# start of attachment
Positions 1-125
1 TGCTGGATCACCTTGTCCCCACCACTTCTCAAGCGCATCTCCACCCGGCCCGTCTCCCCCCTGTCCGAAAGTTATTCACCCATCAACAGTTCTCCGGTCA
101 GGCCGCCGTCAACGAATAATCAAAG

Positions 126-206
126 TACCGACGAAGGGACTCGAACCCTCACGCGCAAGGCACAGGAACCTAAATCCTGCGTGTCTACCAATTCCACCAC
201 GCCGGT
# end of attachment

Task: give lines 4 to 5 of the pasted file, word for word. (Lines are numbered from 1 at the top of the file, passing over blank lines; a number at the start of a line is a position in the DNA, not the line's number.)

Positions 126-206
126 TACCGACGAAGGGACTCGAACCCTCACGCGCAAGGCACAGGAACCTAAATCCTGCGTGTCTACCAATTCCACCAC